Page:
MRS Meetings and Events


DS03.10.07 2023 MRS Fall Meeting

Shape Dependence of Two-Body Interatomic Potential Functions on Phase Stability of Close-Packed Polytype Structures

When and Where

Dec 1, 2023
11:00am - 11:15am

Hynes, Level 2, Room 206



Shinya Ogane1,Koji Moriguchi1,Kazumasa Tsutsui2

Tohoku University1,Nippon Steel2


Shinya Ogane1,Koji Moriguchi1,Kazumasa Tsutsui2

Tohoku University1,Nippon Steel2
Many crystalline compounds are composed of one or more structural units. When these units can be “stacked” in various ways to form stable or metastable phases, the resulting phases are known as polytypes [1]. Among these polytypes, the crystal systems composed of close-packed (CP) layers have received particular attention over the years due to their fundamental and technological significance. While the demand for material engineering in controlling polytype structures is spanning across various fields such as wide-gap semiconductors [2], catalytic science [3], lightweight structural materials [4], and more, the scientific control of the polytype phase is still incomplete in the realm of industrial practical materials. Despite the fact that there are mathematically countless stacking arrangements with equal packing densities, most observed CP crystal structures exhibit short repeating sequences such as face-centered cubic (fcc) or hexagonal CP (hcp). There is, however, currently no general theory explaining why these structures can take the robust ground state.<br/>Since the descriptors for the energetics of crystal structures are typically discrete physical quantities such as atomic configurations, we are forced to search their energetic stability in a discontinuous descriptor space, which makes it challenging to completely predict the most stable structure. For polytype structures, the convergent series lattice theories, such as the axial next-nearest neighbor Ising (ANNNI) model [5] and the model recently submitted by Loach and Ackland [6], are useful for representing the infinite continuous energetic space spanned by the expansion parameters. The computational analyses based on these models have suggest that it is necessary to consider at least the interactions involving the third-nearest-neighbor distance or longer-range interlayer interactions to accurately estimate the total energetics of metallic CP polytypes [6, 7]. Furthermore, molecular dynamics (MD) simulations have shown that the ground state structures based on the finite-range Lennard-Jonesium can encompass not only fcc and hcp arrangements, but also a wide range of more complex stacking sequences, depending on the interatomic interaction distance and cutoff function [8].<br/>In the previous work, in order to investigate the bifurcation of polytype energetics as a function of interaction distance, we have presented the interlayer partial energy model where the total energy constructed from the two-body interactions is projected onto the interlayer interactions in CP polytype structures [9]. While the polytype structural energies tend to be degenerate with respect to hexagonality in the systems with the short interaction distance, the energetic degeneracy manifested by the short-range interactions has been found to split in the systems with the third neighbor interlayer interactions based on this analytical model [9]. To confirm the theoretical results, this work has systematically investigated the shape dependence of the interatomic potentials on the phase stability of the CP polytype structures by constructing specific two-body potential functions, referring to [10]. In the presentation on the day, we will discuss the variations in the phase diagram of the polytype ground state in the space defined by the potential variables associated.<br/><br/><br/>[1] A. L. Ortiz, et al., J. Appl. Cryst. 46, 242 (2013).<br/>[2] E. M. T. Fadaly et al., Nature. 580, 205 (2020).<br/>[3] Z. Fan et al., Nat. Commun. 6, 7684 (2015).<br/>[4] E. Abe et al. Philos. Mag. Lett. 91, 690 (2011).<br/>[5] W. Selke, Phys. Repo. 170, 213 (1988).<br/>[6] C. H. Loach, and G. J. Ackland, Phys. Rev. Let. 119,205701 (2017).<br/>[7] K. Moriguchi et al., MRS Advances 6, 163 (2021).<br/>[8] L. B. Pártay et al., Phys. Chem. Chem. Phys. 19, 19369 (2017).<br/>[9] S. Ogane and K. Moriguchi, MRS Advances 6, 170 (2021).<br/>[10] S. Erkoc, et al., Chem. Phys. Lett. 314, 203 (1999).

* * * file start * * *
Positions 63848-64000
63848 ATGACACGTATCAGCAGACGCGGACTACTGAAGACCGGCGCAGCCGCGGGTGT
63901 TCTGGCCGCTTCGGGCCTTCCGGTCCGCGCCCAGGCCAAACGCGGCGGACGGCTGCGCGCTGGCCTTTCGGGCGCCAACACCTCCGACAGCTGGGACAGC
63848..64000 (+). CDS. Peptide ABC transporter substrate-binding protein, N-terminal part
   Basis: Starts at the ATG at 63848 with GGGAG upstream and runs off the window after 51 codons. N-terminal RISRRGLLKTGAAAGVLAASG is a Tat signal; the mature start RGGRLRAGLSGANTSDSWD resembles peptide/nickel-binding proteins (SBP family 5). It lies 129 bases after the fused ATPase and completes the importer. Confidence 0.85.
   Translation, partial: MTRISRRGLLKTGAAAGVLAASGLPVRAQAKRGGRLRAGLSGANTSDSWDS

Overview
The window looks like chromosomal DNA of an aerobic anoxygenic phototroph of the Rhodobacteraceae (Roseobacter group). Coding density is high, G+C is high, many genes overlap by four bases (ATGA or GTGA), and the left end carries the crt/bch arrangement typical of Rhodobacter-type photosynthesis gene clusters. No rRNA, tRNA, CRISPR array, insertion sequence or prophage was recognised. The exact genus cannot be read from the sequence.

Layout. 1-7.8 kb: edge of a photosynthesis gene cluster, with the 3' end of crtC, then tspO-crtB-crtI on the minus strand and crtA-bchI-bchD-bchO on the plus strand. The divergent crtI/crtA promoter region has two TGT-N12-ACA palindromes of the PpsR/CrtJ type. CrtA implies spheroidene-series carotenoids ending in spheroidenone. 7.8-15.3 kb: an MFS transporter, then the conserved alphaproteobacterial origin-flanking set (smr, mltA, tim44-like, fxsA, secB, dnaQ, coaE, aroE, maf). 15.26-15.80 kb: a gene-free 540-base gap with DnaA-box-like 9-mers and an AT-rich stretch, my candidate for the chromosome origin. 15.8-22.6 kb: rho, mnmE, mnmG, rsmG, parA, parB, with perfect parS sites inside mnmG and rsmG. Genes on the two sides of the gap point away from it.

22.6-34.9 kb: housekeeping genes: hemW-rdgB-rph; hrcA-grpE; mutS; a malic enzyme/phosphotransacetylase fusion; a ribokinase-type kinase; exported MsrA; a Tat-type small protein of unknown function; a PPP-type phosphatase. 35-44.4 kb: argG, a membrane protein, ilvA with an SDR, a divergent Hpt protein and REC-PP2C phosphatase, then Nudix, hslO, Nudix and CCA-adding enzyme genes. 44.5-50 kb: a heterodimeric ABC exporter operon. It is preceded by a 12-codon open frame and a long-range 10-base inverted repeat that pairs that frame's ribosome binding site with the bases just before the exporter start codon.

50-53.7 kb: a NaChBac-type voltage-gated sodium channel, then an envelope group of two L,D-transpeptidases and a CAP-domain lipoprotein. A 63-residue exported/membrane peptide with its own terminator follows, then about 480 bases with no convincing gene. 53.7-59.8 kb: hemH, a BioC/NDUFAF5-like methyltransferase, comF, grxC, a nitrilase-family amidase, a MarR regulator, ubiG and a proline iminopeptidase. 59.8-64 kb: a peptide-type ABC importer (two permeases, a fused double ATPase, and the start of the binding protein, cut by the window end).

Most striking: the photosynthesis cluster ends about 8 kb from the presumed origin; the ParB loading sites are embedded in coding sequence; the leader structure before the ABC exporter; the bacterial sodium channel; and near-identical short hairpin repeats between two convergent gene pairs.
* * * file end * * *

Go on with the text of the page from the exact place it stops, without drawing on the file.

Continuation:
Symposium Organizers

James Chapman, Boston University
Victor Fung, Georgia Institute of Technology
Prashun Gorai, National Renewable Energy Laboratory
Qian Yang, University of Connecticut

Symposium Support

Elsevier B.V.

Publishing Alliance

MRS publishes with Springer Nature